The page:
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NMU and Alaska send 6 each to NCAA Championships


Fri, Feb  29, 2008 - By Matias Saari

Of the 12 podium spots available at the NCAA Central Region Ski Championships Feb. 16-17 in Biwabik, Minn., Northern Michigan University and Alaska (Fairbanks) each claimed six. It's no surprise, therefore, that the Wildcats and Nanooks are each sending a full complement of six skiers apiece to the 2008 NCAA Skiing Championships.

The Central Regionals saw some exciting racing, as siblings Marius Korthauer and Aurelia Korthauer of Alaska handily took the freestyle crowns while Phil Violett and Laura DeWitt of NMU narrowly won the classic titles.
Violett’s win at Giants Ridge Resort was extra impressive because he ended Korthauer’s undefeated run through the Central Collegiate Ski Association season by edging the German in the mass-start race by fourth-tenths of a second.

"Marius just got beat, plain and simple," Alaska coach Scott Jerome said. "It was a good race. Violett has come a long way in a few years and he deserves all the credit for the win." Bryan Cook, a former NMU skier competing in the open class, actually crossed the line first 0.2 seconds ahead of Violett.

DeWitt, a sophomore who redshirted last year for medical reasons, edged teammate Morgan Smyth by 1.7 seconds.

At the regionals, NMU used superior depth to win the men's, women's and combined titles. Alaska was second overall, followed by Michigan Tech and Gustavus Adolphus College.

The second-place women's result for GAC was a breakthrough for the Division III school in St. Peter, Minn., that cannot offer ski scholarships. After having qualified just one skier to NCAA’s in its history (Chandra Daw in 2006), the Gusties are sending a trio of women this year — Laura Edlund, Kathleen DeWahl and Kelly Chaudoin.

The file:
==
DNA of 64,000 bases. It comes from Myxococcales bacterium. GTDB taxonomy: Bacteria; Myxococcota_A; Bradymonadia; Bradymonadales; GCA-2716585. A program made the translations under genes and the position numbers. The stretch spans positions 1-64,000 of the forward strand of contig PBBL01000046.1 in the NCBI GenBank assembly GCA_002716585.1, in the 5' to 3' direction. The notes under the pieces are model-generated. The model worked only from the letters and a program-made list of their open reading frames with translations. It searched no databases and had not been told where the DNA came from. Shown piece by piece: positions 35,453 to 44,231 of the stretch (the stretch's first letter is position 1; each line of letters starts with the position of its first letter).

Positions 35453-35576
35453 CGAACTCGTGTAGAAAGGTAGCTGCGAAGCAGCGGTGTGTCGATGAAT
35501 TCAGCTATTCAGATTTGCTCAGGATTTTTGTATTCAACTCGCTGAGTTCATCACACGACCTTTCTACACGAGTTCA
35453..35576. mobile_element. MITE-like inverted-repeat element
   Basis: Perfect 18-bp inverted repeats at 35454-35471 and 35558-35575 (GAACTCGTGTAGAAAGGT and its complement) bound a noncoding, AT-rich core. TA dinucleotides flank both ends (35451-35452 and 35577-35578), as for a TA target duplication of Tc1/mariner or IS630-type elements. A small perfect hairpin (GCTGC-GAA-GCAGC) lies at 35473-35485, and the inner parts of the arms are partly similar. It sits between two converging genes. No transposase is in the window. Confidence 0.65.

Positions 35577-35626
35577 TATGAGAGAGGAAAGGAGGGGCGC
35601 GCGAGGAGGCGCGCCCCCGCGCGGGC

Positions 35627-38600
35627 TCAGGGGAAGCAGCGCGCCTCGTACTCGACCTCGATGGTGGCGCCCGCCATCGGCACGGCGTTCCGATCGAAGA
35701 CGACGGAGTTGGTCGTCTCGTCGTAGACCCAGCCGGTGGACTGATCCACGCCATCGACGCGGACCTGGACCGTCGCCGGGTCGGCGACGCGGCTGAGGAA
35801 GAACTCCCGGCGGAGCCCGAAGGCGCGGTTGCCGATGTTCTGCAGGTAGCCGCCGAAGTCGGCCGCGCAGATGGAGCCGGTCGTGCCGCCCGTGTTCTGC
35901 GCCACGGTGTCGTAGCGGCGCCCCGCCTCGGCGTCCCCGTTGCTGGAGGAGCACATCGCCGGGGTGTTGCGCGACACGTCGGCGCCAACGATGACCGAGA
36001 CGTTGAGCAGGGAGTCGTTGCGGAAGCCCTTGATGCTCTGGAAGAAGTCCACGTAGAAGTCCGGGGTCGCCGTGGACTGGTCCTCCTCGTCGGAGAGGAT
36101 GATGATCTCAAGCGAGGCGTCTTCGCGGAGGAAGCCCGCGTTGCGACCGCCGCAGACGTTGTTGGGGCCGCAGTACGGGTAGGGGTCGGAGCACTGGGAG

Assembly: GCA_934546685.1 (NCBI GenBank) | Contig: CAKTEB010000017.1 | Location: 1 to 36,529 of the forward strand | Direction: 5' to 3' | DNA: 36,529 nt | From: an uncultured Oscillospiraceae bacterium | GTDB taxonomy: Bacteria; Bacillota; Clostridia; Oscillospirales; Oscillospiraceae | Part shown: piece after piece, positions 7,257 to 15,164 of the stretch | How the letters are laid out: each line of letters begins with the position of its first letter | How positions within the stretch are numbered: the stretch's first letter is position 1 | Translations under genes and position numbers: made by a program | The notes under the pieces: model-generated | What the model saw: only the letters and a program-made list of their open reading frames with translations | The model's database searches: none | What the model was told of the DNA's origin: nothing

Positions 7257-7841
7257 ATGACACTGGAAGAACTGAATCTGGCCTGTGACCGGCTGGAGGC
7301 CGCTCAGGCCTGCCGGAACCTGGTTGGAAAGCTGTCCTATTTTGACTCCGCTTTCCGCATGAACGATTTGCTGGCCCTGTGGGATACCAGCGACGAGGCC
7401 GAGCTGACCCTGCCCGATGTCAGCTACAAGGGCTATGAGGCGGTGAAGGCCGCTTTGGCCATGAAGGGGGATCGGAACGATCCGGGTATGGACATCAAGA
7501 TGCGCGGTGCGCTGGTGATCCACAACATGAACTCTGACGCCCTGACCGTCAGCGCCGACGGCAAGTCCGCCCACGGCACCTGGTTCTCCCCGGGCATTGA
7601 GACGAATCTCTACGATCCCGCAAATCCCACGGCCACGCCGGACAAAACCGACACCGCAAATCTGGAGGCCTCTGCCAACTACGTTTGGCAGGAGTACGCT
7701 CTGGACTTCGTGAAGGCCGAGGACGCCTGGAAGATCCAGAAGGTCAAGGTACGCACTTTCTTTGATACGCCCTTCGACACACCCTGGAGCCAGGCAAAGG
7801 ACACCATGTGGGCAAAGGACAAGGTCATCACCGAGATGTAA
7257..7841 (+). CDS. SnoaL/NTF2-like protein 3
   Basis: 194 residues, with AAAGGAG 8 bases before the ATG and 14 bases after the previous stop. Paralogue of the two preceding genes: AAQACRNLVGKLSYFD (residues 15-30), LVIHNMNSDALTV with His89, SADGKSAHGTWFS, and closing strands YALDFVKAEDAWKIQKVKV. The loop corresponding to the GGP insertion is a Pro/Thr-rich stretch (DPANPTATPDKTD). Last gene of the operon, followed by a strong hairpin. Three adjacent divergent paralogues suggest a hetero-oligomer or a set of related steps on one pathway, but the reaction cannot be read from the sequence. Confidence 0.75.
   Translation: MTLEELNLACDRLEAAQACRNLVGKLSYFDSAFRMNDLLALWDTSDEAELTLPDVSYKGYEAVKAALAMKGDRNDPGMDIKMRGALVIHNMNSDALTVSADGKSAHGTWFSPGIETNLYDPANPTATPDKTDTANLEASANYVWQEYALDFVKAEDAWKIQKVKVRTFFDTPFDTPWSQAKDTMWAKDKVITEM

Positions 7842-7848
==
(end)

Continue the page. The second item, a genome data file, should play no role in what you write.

"Qualifying three women is something we talked about doing at the beginning of last season," said GAC coach Jed Friedrich, the CCSA women’s Coach of the Year. "I knew I had a great group of women who had the desire and work ethic to make it happen. After being completely shut out last year and being so close, they went right back to work in hopes of achieving their goal this year."

Based on NCAA results the past two years, the Central Region earned 21 berths — 11 for women and 10 for men — for this year's NCAA’s. NMU and Alaska gained six each, GAC and MTU have three apiece, Wisconsin-Green Bay earned two spots and Saint Scholastica got one.

Ashley Pletcher of UWGB nabbed the final women's spot while Adam Airoldi of Michigan Tech was the final men's qualifier. Freshman Ray Sabo of Alaska barely clinched his spot when, after breaking a pole early in the classic race in Biwabik, teammate Einar Often (who was also still mathematically alive for NCAA’s) handed him one of his own poles, helping to save Sabo’s race.

The CCSA isn't merely content with competing at NCAA’s; it's looking for more hardware and All-American certificates. Marius Korthauer, a senior, has three NCAA podium finishes the last two years and could win it all if things fall right for him. Smyth, meanwhile, twice landed on the podium last year and has skied well this season despite being limited to upper-body workouts for 16 weeks after a knee operation last July.

Other CCSA skiers who are a threat include DeWitt, Maria Stuber, Violett and Martin Banerud, all of NMU; and Aurelia Korthauer, Anna Coulter and Vahur Teppan of Alaska.

While NMU won't repeat its 2007 historic women's feat of twice sweeping the NCAA podium (with Smyth and the since-departed Lindsey Weier and Lindsay Williams), the Wildcats are still a force. "We think the team is capable of placing in the top five Nordic teams at the NCAA Championships," longtime NMU coach Sten Fjeldheim said earlier this season.